Astronomers have discovered the fastest-growing black hole known in the universe, describing it as a monster that devours a mass equivalent to our Sun every two days. Scientists of the Australian National University’s (ANU) Siding Spring Observatory first discovered this supermassive black hole, also known as a quasar, when data from a telescope called the SkyMapper flagged it as an object of potential interest.
The researchers then used data from the European Space Agency's Gaia satellite to determine how far away it was and determined that it took more than 12 billion years to the early dark ages of the universe, when this supermassive black hole was estimated to be the size of about 20 billion suns with a one per cent growth rate every one million years.
"This black hole is growing so rapidly that it's shining thousands of times more brightly than an entire galaxy, due to all of the gases it sucks in daily that cause lots of friction and heat," said ANU’s Christian Wolf. "If we had this monster sitting at the centre of our Milky Way galaxy, it would appear 10 times brighter than a full moon. It would appear as an incredibly bright pin-point star that would almost wash out all of the stars in the sky."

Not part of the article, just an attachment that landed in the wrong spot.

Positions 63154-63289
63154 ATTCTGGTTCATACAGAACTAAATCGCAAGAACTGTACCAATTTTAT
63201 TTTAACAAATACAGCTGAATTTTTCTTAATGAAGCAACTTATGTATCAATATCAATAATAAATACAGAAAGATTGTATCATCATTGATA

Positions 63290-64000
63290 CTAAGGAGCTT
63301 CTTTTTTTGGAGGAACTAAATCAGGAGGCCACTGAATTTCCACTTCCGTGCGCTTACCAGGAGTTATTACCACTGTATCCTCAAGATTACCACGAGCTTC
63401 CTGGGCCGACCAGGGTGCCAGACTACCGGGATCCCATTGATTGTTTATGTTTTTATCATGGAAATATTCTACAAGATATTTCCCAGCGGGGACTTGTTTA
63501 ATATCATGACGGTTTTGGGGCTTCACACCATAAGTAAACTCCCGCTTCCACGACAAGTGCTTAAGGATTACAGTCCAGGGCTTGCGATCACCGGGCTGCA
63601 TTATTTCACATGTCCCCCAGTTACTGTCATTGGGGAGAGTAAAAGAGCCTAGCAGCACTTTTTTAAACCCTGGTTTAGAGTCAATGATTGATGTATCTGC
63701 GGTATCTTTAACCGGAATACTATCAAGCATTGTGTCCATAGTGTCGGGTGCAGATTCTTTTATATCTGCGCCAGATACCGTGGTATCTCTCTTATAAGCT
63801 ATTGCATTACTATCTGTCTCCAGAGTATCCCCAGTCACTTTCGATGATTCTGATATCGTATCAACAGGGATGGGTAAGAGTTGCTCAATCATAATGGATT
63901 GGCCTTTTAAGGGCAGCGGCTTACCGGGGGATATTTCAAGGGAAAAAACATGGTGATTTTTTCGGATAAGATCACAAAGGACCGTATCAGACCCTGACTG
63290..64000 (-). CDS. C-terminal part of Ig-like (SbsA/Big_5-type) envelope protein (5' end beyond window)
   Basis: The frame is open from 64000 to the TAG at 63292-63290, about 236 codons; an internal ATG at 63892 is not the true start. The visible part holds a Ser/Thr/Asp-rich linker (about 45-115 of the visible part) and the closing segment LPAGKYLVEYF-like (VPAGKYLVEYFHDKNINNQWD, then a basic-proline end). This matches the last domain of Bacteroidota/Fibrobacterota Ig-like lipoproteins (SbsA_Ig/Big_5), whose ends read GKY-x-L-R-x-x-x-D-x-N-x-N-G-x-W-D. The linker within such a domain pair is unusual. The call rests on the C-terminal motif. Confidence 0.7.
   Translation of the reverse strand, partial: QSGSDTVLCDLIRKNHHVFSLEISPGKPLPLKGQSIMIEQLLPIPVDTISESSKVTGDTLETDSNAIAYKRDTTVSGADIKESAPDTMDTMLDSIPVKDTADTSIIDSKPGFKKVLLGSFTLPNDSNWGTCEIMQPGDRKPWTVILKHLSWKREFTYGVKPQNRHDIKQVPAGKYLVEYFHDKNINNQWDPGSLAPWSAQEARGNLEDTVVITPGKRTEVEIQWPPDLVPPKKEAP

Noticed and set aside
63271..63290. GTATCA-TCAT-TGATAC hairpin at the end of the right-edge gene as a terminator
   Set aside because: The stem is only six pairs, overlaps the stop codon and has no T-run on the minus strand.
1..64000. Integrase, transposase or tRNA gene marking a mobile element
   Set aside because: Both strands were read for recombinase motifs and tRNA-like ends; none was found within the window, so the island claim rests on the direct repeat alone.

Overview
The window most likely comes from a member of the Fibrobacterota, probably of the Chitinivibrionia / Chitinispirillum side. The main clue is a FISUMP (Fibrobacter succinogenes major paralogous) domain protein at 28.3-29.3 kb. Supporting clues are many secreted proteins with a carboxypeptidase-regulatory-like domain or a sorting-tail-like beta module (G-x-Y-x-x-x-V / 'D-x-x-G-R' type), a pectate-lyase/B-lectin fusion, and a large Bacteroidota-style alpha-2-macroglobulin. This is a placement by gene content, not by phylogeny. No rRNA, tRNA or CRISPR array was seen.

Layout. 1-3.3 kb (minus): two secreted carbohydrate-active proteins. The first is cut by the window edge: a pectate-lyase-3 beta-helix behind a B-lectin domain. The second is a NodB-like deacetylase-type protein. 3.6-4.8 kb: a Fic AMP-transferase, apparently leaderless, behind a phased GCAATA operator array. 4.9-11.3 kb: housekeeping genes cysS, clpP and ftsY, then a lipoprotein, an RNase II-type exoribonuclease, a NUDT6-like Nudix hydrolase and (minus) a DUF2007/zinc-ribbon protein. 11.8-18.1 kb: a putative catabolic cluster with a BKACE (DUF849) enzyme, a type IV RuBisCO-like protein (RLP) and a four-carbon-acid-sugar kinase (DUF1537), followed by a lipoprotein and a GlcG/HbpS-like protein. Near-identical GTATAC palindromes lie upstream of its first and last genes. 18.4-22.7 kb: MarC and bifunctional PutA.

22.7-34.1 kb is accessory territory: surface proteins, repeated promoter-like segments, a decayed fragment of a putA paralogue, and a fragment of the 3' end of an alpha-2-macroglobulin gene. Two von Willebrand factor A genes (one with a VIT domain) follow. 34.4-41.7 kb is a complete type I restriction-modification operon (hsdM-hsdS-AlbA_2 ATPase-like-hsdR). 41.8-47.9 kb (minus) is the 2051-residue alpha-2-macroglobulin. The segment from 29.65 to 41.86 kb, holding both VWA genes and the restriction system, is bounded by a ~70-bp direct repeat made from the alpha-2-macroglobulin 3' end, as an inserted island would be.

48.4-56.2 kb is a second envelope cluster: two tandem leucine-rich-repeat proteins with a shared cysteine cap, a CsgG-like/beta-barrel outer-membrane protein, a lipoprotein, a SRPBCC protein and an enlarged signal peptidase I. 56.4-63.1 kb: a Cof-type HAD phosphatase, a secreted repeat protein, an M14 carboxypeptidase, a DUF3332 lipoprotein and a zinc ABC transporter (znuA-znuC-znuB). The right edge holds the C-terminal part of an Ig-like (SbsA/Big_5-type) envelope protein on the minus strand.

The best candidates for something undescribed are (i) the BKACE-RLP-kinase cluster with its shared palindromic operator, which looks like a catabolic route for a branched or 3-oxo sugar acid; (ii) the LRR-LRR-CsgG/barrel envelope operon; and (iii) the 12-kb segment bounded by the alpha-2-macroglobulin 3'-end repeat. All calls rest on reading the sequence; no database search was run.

The energy emitted from quasar, was mostly ultraviolet light but also radiated x-rays. "Again, if this monster was at the centre of the Milky Way it would likely make life on Earth impossible with the huge amounts of x-rays emanating from it," Wolf noted. Thanks to SkyMapper the ultraviolet light was detected.
"As the universe expands, space expands and that stretches the light waves and changes their colour," Wolf said. "These large and rapidly-growing blackholes are exceedingly rare, and we have been searching for them with SkyMapper for several months now” Wolf stated while thanking the European Space Agency's Gaia satellite, to help find the supermassive black hole.
The Gaia satellite confirmed the object that they had found was sitting still. ""The hunt is on," Wolf said. "We want to get a complete picture of the demographics of fast-growing supermassive black holes in the universe, and see just how big is the problem which we have to solve. We don't know how this one grew so large, so quickly in the early days of the Universe," Wolf said while indicating that these kinds of black holes shine, and can be used as beacons to see and study the formation of elements in the early galaxies of the universe.
Source: Australian National University